| Ecological Descriptors
|S, (Co, R)
||Mol, Ech, Cru
Although confused by some with Pufferfish (Tetrodontidae [="four teeth"]), Porcupinefish (Diodontidae [="two teeth"]), differ in their beak-like teeth are fully fused, lacking a noticable groove and have obvious spines on the body. Both families have the ability to enlarge themselves as a predator deterrent.
Adult: Body background is cream, with a honeycomb network of fine lines on body and head. It has 5-7 large dark blotches on back and sides, including one at the base of dorsal fin. Erect spines over body.There are no black spots on body or small black spots on fins. It has a large black spot above pectoral fin and a smaller one beneath and posterior to pectoral fin. Eyes contain iridescent spots/ lines (as also seen in the Balloonfish [Diodon holocanthus]).
Juvenile: Has oranges spines on a black background; fins clear
Adults are found on soft bottoms to depths of 25m (80ft). Its maximum standard length is 30 cm, but usually up to 25cm. This is a solitary species that inhabits soft/sandy bottoms. It most often inhabits coral reefs adjacent to seagrasses and rubble areas. It feeds on hard-shelled invertebrate.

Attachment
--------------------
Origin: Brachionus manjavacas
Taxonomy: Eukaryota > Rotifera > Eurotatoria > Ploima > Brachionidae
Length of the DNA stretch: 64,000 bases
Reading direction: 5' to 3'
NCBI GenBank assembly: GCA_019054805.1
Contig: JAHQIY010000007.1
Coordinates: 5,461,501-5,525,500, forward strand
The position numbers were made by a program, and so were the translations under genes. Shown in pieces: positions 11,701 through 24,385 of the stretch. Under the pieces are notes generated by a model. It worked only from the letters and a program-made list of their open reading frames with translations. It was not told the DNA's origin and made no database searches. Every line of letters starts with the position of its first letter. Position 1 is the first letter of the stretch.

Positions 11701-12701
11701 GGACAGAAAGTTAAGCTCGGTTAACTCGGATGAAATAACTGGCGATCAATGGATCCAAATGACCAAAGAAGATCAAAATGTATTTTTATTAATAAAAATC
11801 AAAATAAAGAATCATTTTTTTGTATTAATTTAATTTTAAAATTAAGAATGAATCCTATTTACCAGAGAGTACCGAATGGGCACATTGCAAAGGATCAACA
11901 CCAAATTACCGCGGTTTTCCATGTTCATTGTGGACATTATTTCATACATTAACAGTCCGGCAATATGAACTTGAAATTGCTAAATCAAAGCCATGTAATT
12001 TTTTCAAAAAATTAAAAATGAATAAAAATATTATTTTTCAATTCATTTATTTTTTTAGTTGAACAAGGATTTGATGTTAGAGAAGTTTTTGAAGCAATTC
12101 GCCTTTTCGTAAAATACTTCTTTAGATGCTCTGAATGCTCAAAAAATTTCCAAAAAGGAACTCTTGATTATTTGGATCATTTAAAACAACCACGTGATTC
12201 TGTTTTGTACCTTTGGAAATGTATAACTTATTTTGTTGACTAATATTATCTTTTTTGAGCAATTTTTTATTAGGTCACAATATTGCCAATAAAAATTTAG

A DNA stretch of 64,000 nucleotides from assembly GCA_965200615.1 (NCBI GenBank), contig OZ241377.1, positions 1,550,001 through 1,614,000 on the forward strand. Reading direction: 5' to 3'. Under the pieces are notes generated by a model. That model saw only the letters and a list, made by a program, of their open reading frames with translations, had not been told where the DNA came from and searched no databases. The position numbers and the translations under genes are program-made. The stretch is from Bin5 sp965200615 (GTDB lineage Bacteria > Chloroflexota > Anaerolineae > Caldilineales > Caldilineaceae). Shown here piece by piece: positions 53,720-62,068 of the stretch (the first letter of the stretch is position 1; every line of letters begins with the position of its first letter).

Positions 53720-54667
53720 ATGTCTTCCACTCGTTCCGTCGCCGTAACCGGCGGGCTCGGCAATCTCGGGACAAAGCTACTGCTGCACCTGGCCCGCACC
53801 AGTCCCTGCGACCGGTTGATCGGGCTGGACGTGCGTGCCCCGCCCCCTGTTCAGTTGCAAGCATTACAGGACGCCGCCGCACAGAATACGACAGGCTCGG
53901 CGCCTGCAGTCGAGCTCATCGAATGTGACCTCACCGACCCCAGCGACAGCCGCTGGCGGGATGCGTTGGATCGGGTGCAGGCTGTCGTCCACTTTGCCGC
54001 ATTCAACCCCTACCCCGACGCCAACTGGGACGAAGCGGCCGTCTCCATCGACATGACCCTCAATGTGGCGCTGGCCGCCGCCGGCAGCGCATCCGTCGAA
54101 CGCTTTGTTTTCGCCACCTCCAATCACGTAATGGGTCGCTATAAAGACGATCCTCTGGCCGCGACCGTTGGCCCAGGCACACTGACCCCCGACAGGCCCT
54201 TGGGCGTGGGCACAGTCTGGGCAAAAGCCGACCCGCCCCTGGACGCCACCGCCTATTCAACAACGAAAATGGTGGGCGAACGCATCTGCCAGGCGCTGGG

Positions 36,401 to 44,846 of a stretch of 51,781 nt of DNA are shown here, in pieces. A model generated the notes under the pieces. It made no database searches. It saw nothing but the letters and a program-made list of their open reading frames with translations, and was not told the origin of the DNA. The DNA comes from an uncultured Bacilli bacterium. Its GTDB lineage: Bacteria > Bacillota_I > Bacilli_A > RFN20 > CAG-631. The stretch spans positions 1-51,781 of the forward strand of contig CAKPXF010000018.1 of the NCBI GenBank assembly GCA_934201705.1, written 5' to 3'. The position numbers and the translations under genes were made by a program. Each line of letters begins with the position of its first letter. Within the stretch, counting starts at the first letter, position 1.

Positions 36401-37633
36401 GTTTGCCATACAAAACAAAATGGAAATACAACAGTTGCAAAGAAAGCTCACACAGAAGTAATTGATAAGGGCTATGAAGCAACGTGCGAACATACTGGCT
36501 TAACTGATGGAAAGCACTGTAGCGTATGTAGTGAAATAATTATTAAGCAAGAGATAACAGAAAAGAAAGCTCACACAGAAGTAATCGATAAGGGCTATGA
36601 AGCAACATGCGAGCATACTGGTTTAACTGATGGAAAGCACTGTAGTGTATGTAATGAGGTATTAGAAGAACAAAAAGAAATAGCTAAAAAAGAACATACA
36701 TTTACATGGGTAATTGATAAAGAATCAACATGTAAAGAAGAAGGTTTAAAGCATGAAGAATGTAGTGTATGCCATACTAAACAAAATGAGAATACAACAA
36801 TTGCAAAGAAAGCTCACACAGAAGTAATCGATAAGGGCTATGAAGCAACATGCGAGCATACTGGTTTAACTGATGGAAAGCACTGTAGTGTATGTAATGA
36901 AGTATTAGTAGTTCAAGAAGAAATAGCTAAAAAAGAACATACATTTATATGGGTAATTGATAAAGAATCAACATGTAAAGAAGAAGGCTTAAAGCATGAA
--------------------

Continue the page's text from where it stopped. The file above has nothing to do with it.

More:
The iridescence in the corneas resembles that of several other fish with colouration created by stacks of multiple layers of connective tissue or collagen fibrils. These plates provide constructive interference and reflect a specific wavelength of light, and are particularly effective when the angle of incidence of light is oblique as bright downwelling sunlight would appear in a shallow reef. These reflected rays have a characteristic multicoloured appearance because only a restricted band of wavelengths is reflected for any single viewing angle. In the fish that have been studied, it has been calculated that the iridescent layer provides a significant increase in the visual range under water without sacrificing sensitivity.
Web Burrfish Juvenile
Web Burrfish eye